These are chat archives for gxyd/sum_convergence

11th
Oct 2015
Gaurav Dhingra
@gxyd
Oct 11 2015 06:41
I hope that Product Convergence will be useful, also. So i will be making a PR about the .is_convergent() in Product in SymPy. This will be quite simple to make, but since i will also be adding some latex in docs(which is quite new to me). So will that be useful to have is_convergence for Productss as well.?
Kalevi Suominen
@jksuom
Oct 11 2015 10:27
I have been thinking of the connection between products (1+an)\prod (1 + a_n) and sums an\sum a_n. If all the terms ana_n are positive or negative, then the product and the sum both converge or both diverge. (For negative ana_n, the product is considered divergent if is tends to 0.) However, in general it is possible that the sum may converge even if the product is divergent.
Kalevi Suominen
@jksuom
Oct 11 2015 10:37
Consider, for example, the convergent alternating series (1)n/n\sum (-1)^n/\sqrt{n}. Grouping the terms of the product pairwise we get
(11/2n1)(1+1/2n)<(11/2n)(1+1/2n)=11/2n(1 - 1/\sqrt{2n - 1})(1 + 1/\sqrt{2n}) < (1 - 1/\sqrt{2n})(1 + 1/\sqrt{2n}) = 1 - 1/2n
showing that the product is divergent.
Hence, it would probably be best to consider the absolute convergence of the sum. It will give a sufficient but not necessary condition for the convergence of the product.
Gaurav Dhingra
@gxyd
Oct 11 2015 10:52
Sorry, to interrupt, i have not read your two mentioned points. n=2log(1n)\sum_{n=2}^{\infty} \log(\frac{1}{n}) (sum diverges) while n=21n\prod_{n=2}^{\infty} \frac{1}{n} (produc converges)
Gaurav Dhingra
@gxyd
Oct 11 2015 11:09
So i guess i should use solveset to check for values of abs(sequence) are all <1 < 1 then return True.
Kalevi Suominen
@jksuom
Oct 11 2015 11:35
The product 1/n\prod 1/n is usually considered divergent.
It is usually assumed that the terms are nonzero.
Gaurav Dhingra
@gxyd
Oct 11 2015 11:39
To be clear for definition of wikipedia: "The product of positive real numbers n=1an\prod_{n=1}^{\infty} a_{n} converges to a non-zero real number if and only if the sum n=1logan\sum_{n=1}^{\infty} \log{a_{n}} converges."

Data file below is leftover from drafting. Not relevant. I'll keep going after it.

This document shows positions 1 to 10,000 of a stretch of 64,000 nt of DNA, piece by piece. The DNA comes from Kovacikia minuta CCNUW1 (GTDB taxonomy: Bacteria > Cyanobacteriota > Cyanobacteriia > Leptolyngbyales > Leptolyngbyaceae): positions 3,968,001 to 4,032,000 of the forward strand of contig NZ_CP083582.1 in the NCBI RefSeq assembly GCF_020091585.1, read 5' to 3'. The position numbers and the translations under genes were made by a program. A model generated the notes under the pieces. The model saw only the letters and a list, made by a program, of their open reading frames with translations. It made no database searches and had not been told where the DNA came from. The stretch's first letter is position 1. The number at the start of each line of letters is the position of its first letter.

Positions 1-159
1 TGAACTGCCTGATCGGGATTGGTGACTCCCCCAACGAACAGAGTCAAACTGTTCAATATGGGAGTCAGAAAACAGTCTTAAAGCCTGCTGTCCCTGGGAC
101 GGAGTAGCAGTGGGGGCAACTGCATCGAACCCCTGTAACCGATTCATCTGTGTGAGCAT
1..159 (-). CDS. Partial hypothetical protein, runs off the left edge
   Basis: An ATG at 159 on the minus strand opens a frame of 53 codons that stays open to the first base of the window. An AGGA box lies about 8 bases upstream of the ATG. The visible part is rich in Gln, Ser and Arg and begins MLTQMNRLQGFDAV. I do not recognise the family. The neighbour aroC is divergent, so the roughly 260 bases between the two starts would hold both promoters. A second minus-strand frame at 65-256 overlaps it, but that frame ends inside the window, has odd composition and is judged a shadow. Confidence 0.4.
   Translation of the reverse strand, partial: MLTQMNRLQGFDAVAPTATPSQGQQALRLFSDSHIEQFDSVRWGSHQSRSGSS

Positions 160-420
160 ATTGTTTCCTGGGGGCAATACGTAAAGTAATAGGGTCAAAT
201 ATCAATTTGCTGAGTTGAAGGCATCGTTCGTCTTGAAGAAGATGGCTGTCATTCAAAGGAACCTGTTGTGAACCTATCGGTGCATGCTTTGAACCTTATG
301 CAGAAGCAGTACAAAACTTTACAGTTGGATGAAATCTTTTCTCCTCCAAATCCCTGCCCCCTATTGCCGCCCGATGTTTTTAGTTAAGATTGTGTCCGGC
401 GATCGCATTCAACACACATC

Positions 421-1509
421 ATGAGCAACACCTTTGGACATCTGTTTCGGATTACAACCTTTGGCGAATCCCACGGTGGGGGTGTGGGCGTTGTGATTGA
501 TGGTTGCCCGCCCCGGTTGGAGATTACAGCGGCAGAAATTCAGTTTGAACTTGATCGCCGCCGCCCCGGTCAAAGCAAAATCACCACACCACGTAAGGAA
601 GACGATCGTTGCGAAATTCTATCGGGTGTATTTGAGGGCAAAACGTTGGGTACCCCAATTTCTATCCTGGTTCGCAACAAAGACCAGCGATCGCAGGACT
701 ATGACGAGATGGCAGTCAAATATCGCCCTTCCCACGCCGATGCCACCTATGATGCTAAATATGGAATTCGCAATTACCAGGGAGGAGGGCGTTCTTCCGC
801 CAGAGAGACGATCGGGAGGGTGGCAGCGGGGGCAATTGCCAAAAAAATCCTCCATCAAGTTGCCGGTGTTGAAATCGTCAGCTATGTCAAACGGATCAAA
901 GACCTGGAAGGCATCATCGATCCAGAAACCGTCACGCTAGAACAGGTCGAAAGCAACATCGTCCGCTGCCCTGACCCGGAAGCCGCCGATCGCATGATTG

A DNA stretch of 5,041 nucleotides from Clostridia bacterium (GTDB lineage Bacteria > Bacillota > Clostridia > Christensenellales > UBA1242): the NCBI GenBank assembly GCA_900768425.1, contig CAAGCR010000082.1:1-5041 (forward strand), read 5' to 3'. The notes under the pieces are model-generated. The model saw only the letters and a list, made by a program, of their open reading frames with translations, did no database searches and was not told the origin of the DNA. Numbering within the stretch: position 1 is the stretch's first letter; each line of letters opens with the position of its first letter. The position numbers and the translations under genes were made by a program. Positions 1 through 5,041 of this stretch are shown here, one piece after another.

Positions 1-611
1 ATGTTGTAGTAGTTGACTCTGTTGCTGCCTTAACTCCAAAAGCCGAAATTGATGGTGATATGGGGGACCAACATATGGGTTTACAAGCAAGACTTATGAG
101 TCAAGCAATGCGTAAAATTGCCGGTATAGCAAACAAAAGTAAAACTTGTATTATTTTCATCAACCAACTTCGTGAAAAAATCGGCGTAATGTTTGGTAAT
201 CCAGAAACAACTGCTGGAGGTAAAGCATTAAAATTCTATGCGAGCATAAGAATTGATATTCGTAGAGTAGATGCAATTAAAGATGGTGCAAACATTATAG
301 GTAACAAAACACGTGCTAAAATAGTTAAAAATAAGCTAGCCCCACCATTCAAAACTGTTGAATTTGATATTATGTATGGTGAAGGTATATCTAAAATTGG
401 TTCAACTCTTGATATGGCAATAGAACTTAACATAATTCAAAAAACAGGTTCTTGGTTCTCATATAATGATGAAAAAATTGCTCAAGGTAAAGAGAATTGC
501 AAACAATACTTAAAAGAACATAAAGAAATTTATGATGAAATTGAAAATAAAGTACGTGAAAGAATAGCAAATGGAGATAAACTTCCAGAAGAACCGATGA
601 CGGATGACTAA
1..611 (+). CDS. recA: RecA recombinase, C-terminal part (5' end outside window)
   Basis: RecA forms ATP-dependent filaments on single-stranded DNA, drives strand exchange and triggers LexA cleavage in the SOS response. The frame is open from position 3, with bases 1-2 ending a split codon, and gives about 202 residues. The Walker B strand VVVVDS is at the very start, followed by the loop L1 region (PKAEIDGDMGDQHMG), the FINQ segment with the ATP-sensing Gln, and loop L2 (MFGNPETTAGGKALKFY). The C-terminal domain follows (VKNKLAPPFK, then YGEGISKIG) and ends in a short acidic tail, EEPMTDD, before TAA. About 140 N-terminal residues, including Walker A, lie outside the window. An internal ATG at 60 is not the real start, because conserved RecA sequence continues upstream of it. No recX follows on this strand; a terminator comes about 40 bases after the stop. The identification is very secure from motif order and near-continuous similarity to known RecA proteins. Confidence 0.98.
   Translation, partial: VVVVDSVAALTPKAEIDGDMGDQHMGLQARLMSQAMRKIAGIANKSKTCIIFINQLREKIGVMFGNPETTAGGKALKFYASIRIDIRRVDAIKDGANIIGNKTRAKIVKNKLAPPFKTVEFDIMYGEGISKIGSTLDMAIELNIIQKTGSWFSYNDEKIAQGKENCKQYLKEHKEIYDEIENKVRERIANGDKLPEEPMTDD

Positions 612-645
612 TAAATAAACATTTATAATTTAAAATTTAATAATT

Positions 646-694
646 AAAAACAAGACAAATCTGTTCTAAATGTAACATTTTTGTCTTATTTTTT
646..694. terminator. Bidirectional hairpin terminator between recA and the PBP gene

Kalevi Suominen
@jksuom
Oct 11 2015 11:39
If any one of the terms is zero, all partial products are zero. That is not accepted as convergent. Moreover, the product should be convergent if and only if the product of the inverses is convergent. (So n\prod n is divergent.)
Yes, non-zero is the point.
Perhaps we could 'generalize' the condition of convergence in such a way that a finite number of the terms could be zero. Then only the tail product would decide the convergence.
Hence, it might not be necessary to test abs(term) < 1.
Gaurav Dhingra
@gxyd
Oct 11 2015 11:45

Perhaps we could 'generalize' the condition of convergence in such a way that a finite number of the terms could be zero. Then only the tail product would decide the convergence.

Yes, thanks for the explanation. It seems more clear now. I will do this point then.

Gaurav Dhingra
@gxyd
Oct 11 2015 12:10
This article also gives justification of your point.
Gaurav Dhingra
@gxyd
Oct 11 2015 19:51
This message was deleted
Gaurav Dhingra
@gxyd
Oct 11 2015 20:16

Perhaps we could 'generalize' the condition of convergence in such a way that a finite number of the terms could be zero. Then only the tail product would decide the convergence.

Can you please give an example of this? I will be more clear.